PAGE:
For all of us who are fans of Michael Douglas (and count me among them), it's encouraging to hear that his cancer has apparently disappeared. That's all the more remarkable because when Douglas first went public with his illness in August, he said he was already Stage IV. Now, the 66-year-old Oscar winner says his doctors have told him his tumor is gone after months of radiation and chemotherapy.
Every time a celebrity is open about his or her battles with a potentially fatal disease, I think it's a good thing because it raises general awareness. But a good or bad outcome for a particular celebrity doesn't really tell another patient much about how they will fare with the same condition.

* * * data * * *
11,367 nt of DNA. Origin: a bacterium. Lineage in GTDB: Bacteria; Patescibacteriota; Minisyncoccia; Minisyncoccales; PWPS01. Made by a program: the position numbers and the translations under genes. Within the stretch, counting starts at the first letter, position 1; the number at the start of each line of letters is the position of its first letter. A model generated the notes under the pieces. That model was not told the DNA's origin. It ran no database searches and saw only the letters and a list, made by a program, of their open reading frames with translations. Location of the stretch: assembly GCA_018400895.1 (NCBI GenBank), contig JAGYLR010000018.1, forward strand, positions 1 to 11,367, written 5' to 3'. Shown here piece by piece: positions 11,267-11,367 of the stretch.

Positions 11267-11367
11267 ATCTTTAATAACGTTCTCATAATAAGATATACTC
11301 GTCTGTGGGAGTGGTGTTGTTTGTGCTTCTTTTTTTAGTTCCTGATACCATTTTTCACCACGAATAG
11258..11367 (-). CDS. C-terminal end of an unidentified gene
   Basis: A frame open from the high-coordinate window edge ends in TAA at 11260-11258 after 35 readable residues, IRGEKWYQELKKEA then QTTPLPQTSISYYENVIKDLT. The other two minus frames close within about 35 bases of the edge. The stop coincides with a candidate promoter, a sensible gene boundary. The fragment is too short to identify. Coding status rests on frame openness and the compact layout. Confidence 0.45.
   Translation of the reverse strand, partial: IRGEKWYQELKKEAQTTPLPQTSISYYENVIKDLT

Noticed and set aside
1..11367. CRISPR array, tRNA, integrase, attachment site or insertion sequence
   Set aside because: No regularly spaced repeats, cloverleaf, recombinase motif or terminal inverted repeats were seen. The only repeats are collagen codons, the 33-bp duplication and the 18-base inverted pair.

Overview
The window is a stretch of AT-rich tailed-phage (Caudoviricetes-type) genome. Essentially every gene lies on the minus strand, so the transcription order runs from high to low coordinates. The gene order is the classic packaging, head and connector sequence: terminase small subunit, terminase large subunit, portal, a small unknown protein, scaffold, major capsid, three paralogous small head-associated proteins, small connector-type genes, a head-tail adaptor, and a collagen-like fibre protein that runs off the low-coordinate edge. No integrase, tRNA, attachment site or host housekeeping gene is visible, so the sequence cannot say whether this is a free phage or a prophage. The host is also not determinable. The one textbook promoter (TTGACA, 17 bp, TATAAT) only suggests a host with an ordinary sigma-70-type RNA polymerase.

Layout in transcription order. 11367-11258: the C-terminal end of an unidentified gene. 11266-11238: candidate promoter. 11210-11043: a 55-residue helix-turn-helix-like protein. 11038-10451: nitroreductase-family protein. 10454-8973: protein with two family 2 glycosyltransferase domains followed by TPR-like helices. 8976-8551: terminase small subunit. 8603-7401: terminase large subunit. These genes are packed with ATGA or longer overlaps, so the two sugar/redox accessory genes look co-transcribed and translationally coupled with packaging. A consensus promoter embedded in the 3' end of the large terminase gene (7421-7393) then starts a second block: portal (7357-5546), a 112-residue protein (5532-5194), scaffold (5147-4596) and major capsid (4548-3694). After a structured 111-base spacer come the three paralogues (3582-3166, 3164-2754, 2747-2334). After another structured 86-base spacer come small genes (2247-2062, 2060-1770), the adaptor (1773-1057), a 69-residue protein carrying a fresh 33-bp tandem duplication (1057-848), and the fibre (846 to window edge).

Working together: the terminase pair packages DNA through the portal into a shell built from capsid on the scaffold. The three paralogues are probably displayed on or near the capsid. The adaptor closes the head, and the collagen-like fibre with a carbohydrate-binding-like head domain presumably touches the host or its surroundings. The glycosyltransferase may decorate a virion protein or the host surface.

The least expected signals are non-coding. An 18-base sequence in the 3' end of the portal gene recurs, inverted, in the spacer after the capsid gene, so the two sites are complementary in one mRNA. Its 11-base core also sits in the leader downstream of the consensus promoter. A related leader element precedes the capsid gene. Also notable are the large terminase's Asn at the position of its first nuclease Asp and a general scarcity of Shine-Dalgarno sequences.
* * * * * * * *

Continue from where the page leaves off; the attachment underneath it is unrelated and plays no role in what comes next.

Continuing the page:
That's important to remember because often the details of celebrity diseases are reported as though they were real medical news. In fact, what we are hearing is really only very limited information about a particular person's disease that may or may not apply to someone else's case.
Each patient's prognosis depends on many factors.
In the case of throat cancer, for example, specialists say that the illness has only a 60 percent recovery rate if it's related to smoking or alcohol. Smoking and drinking are both risk factors but if a patient does both, the risk increases even more because they act synergistically. On the other hand, throat cancer related to the sexually transmitted human papillomavirus (HPV) has an 80 percent survival rate, significantly higher.
The stage at which the cancer is caught makes a huge difference as well. Caught in its early stages, throat cancer patients can have as much as a 90 percent chance of surviving five years.